Stocktake: Broad-based rally augurs well for stocks

A trader works on the floor of the New York Stock Exchange: Stocks have endured a drawn-out correction since May 2015’s peak. Photograph: Lucas Jackson/Reuters

A trader works on the floor of the New York Stock Exchange: Stocks have endured a drawn-out correction since May 2015’s peak. Photograph: Lucas Jackson/Reuters

 

US indices have been hitting all-time highs but the biggest gainers in 2016 have been defensive rather than cyclical sectors. Does this indicate investors are positioned for a market slowdown?

No. Stocks have endured a drawn-out correction since May 2015’s peak. Looking back on 20 similar market environments, Sundial Capital Research found defensives led gains on 14 occasions; defensive leadership is the norm, not some rare, sinister omen.

Secondly, defensives are not propping up indices; this has been a very broad-based rally. Last week, 84 per cent of stocks traded above their 50-day moving average. Breadth readings were even higher in seven out of 10 S&P 500 sectors.

  Notably bullish increases in breadth have occurred in cyclical sectors such as industrials and technology, with the Nasdaq last week closing above 5,000 for the first time this year. Global market breadth has been similarly strong; one breadth indicator tracked by Bespoke Investment Group last week hit its highest level since December 2012.

Breadth had been deteriorating for some time prior to May 2015’s peak, but the opposite has true of recent months. This is bullish; stocks look like they’re headed higher.

Bulls cheered by breakout
Market breadth is not the only indicator of continued market gains; the very fact stocks have broken out of their long trading range augurs well.

LPL Research found 13 previous occasions where the S&P 500 endured a full calendar year without hitting new all-time highs. After stocks broke out, they were higher a year later on 12 occasions, enjoying above-average gains of 14 per cent.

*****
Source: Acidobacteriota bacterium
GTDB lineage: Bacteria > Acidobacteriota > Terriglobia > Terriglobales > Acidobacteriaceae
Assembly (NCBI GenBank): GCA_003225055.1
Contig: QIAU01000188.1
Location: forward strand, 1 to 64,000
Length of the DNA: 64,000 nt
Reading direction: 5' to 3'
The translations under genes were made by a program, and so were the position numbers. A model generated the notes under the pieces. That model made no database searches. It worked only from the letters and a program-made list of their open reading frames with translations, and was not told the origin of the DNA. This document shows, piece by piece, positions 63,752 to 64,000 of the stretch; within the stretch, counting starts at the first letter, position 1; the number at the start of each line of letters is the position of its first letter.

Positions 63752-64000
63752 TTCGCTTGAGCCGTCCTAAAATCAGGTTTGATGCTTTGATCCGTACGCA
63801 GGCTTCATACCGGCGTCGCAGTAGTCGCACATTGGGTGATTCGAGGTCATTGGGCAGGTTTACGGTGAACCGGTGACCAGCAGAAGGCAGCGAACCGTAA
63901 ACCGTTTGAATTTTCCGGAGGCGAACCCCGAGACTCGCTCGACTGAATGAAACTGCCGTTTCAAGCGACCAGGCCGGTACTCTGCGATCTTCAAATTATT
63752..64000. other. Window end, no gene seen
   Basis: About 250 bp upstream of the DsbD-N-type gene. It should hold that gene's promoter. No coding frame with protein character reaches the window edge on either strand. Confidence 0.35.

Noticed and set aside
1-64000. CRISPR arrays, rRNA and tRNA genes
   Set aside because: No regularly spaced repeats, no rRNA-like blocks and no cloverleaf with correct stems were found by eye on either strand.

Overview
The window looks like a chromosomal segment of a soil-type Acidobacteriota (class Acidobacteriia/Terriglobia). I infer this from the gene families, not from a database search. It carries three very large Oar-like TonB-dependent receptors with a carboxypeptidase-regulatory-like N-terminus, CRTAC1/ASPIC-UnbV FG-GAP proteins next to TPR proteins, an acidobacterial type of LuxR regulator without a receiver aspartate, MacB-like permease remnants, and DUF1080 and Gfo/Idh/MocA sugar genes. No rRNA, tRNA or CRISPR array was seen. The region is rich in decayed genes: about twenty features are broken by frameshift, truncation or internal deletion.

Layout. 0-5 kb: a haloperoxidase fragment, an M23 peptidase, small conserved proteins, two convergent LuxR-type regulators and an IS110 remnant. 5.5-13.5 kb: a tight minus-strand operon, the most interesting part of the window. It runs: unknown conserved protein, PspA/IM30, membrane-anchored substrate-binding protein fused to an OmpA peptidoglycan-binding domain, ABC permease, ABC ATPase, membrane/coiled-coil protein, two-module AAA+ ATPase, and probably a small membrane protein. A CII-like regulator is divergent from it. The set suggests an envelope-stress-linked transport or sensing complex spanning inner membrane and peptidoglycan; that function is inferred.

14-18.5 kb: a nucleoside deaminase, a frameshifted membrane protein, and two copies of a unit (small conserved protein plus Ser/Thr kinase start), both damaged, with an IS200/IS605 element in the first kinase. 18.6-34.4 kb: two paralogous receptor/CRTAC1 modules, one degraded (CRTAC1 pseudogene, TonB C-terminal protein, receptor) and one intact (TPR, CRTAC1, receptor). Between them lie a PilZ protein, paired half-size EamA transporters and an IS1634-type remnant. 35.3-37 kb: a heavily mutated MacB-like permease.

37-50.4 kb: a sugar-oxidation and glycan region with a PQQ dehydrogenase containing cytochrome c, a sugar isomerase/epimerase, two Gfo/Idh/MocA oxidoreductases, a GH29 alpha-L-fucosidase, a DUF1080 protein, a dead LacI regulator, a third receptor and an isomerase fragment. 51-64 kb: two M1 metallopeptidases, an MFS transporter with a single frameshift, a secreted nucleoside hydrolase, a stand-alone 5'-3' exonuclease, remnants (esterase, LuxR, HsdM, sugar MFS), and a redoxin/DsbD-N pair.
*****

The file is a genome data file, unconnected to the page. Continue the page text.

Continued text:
Similarly, Nautilus Research found 17 previous occasions where stocks hit multi-year highs following a long market pause. Stocks rose on every single occasion; one-year gains averaged 15.5 per cent.

No other technical signal is “as robustly bullish for a longer-term horizon”, making it the “mother of all buy signals”.

These results are not a fluke. Stocks break out of long trading ranges for specific fundamental reasons. Indices approached their May 2015 highs on innumerable occasions over the last year only to be rebuffed every time. That has now finally changed, indicating further new highs lie ahead.

Don’t underestimate momentum
The next year looks good, but what about the coming weeks? After such a furious advance, are stocks vulnerable to profit-taking?

One technical indicator suggests the S&P 500 was last week more technically extended than at any time since May 2013. Additionally, the 7.6 per cent 10-day advance was the biggest 10-day rally since December 2011.

Momentum usually carries stocks higher over the next month, however. Since 2000, there have been 18 similar 10-day advances, notes LPL Research; a month later, indices were higher on 13 occasions, enjoying above-average gains.

Obviously, this time may be different. However, traders shouldn’t assume what goes up, must come down; market strength usually begets strength.

May to clamp down on pay?
Theresa May’s appointment as UK prime minister has cheered markets but some chief executives are not likely to share this relief.

May has condemned the “irrational, unhealthy” gap between executive and worker pay, and called for annual binding votes on executive pay packages. Institutional investors appear to share this exasperation, given recent shareholder rebellions at companies such as CRH, BP, Deutsche Bank and WPP.

Companies should heed the advice of PricewaterhouseCoopers (PwC), which last week released a report urging remuneration committees to clamp down on executive pay before politicians force them to do so. The average FTSE 100 bonus is around three-quarters of the maximum, PwC noted, with four out of five companies paying above target levels each year.

Political attitudes have turned “increasingly toxic”, as evidenced by May’s criticisms; such largesse may be reined in sooner rather than later.

Most forex traders lose money
Think you can make a bundle trading the foreign exchange (FX) markets? A new survey of 133 retail FX traders indicates you should think again.

More than half (58 per cent) had experienced account-closing losses; 39 per cent suffered this costly indignity at least twice. Many – 38 per cent – never checked bid-ask spreads before placing trades while only a quarter checked broker interest rates, even though these are the two biggest transactional costs in FX trading. Almost three-quarters traded at least daily, but this wasn’t because they were good traders – there was no correlation between trading frequency and overall performance.

Some (38 per cent) made money over the previous six months; most (49 per cent) lost money. The true stats are likelier to be ugly – more than half of respondents were trading for over four years, so this was a relatively experienced sample.

The traders’ thoughts can be viewed athttp://goo.gl/ME9C5v.

Don’t expect any great insights, however – as the CXO Advisory blog drily noted, the survey “offers little evidence that traders know what causes good and bad trading performance”.

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